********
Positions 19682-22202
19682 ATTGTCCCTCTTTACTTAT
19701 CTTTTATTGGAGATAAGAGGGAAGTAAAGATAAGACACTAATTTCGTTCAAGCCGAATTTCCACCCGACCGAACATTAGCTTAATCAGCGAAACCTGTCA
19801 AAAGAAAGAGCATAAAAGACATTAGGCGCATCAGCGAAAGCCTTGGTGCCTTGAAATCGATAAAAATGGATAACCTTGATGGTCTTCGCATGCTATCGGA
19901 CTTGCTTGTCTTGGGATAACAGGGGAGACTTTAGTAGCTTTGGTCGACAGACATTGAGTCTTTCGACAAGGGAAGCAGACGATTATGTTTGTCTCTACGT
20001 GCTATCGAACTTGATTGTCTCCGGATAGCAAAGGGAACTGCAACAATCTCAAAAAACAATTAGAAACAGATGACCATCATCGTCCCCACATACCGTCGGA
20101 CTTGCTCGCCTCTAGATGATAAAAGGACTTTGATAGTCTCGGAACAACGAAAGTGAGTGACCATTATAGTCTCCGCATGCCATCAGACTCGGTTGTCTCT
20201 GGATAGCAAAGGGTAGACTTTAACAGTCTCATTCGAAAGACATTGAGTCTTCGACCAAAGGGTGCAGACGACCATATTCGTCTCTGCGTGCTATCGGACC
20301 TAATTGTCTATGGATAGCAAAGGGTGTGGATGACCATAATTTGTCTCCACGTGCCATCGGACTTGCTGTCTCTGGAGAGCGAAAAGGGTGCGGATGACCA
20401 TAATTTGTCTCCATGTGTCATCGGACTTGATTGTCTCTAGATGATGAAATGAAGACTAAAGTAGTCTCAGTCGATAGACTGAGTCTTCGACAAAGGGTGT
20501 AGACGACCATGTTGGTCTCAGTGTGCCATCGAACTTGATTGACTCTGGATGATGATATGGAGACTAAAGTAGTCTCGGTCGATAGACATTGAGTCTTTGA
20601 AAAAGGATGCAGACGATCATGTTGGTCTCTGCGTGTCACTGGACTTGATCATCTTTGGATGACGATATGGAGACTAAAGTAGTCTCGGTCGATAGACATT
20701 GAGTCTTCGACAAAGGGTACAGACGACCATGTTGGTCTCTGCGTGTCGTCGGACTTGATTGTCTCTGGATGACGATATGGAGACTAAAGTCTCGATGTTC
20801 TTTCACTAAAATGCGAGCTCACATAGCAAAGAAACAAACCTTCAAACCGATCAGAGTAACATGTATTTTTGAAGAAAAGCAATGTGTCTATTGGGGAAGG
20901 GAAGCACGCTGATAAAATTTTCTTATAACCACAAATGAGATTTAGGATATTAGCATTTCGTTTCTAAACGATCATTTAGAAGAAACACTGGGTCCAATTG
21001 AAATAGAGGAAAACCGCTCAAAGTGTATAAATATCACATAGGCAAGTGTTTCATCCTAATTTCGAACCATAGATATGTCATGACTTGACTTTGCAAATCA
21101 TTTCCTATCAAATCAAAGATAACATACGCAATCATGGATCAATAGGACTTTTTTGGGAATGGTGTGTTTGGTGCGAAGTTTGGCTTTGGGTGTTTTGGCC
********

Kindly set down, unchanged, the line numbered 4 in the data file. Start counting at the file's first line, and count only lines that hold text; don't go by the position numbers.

19801 AAAGAAAGAGCATAAAAGACATTAGGCGCATCAGCGAAAGCCTTGGTGCCTTGAAATCGATAAAAATGGATAACCTTGATGGTCTTCGCATGCTATCGGA